European consumers were left in the cold for weeks in January 2009 when Russian gas monopoly Gazprom cut gas shipments to Ukraine because of payment and contract disputes. Most of Russia's gas for Europe runs through Ukraine's gas transit system.
Kiev brokered a gas deal with Gazprom earlier this year in exchange for an extended lease for the Russian Black Sea fleet in Crimea.
Sergei Tigipko, Ukraine's deputy prime minister, was quoted by the Platts news service as saying improved relations lowered the possibility of a gas crisis during the coming winter.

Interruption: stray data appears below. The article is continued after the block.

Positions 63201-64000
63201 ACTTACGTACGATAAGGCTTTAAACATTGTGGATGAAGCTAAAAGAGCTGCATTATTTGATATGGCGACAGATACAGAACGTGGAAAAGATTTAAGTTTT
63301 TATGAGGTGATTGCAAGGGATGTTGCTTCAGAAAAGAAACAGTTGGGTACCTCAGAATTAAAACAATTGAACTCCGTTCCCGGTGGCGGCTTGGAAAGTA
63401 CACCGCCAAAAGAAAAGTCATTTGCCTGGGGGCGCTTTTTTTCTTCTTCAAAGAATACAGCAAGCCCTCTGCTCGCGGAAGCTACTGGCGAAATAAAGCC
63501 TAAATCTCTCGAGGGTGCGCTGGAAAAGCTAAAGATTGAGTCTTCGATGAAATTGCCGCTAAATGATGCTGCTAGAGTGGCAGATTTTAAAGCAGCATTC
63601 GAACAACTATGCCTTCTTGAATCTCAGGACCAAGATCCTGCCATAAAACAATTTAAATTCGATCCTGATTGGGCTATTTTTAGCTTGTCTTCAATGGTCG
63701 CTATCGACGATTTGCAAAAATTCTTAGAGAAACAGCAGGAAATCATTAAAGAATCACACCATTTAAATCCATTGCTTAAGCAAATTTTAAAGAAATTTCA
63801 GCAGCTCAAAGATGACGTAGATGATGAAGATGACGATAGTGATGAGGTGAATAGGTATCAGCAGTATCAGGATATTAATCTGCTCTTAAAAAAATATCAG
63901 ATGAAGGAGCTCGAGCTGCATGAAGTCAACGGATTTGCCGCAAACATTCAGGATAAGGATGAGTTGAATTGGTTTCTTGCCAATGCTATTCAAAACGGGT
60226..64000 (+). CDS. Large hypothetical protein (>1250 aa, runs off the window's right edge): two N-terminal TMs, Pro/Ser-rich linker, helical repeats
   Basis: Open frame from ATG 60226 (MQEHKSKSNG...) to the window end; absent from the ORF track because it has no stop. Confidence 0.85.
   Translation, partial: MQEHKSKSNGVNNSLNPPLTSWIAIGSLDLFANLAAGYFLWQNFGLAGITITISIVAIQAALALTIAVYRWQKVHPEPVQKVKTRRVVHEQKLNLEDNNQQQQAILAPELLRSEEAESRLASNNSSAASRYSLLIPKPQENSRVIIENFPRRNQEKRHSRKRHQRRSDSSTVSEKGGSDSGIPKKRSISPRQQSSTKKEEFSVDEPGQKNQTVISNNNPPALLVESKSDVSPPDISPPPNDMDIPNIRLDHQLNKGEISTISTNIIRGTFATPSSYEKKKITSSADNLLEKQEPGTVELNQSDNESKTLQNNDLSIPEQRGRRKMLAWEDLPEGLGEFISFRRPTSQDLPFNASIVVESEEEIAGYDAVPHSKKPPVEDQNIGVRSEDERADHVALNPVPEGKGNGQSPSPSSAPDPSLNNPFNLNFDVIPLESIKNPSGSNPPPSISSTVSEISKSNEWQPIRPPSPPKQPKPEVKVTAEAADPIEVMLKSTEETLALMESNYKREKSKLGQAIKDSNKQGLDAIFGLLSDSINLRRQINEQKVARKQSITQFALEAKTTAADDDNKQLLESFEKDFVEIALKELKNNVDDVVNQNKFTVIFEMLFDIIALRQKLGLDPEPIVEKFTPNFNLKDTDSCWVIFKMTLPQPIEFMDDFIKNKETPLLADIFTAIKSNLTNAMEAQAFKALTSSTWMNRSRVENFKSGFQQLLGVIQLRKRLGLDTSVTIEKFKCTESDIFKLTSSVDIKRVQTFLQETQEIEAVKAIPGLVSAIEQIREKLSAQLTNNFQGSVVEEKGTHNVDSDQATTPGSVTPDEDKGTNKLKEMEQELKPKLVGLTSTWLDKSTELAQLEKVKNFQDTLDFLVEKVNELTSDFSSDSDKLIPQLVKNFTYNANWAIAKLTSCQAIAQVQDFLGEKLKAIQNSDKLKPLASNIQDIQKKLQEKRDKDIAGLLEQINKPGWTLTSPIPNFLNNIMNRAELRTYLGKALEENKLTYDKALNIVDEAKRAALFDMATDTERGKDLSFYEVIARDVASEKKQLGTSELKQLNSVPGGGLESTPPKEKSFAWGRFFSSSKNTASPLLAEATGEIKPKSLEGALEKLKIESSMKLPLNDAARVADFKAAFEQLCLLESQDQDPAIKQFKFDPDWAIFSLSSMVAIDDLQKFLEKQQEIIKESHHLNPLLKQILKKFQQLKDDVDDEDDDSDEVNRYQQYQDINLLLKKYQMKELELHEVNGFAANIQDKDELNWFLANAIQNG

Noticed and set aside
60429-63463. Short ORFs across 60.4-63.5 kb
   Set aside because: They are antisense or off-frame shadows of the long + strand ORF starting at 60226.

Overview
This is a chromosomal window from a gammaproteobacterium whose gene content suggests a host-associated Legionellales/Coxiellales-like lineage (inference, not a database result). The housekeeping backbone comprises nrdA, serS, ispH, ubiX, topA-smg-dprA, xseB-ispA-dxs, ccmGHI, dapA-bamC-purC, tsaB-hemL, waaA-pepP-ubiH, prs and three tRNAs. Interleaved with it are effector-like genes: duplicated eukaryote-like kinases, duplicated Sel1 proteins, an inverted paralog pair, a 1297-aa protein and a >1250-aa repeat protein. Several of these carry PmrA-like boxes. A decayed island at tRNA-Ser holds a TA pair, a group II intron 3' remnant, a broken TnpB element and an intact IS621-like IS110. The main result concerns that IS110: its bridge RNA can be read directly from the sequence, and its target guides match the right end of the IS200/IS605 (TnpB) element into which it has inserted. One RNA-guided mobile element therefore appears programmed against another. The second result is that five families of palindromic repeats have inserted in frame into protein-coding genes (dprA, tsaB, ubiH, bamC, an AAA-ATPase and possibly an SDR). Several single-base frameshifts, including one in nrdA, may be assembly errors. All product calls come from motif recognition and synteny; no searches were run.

"I hope that this December there will be no problems and Europeans have no (grounds) to worry over the transit of Russian gas via Ukraine, contrary to what had happened (in the past)," he said.
Moscow has moved to diminish Ukraine's role as a gas transit nation for Europe with its Nord Stream and South Stream gas pipelines. Both projects would move Russian gas to Europe while avoiding Ukrainian territory.
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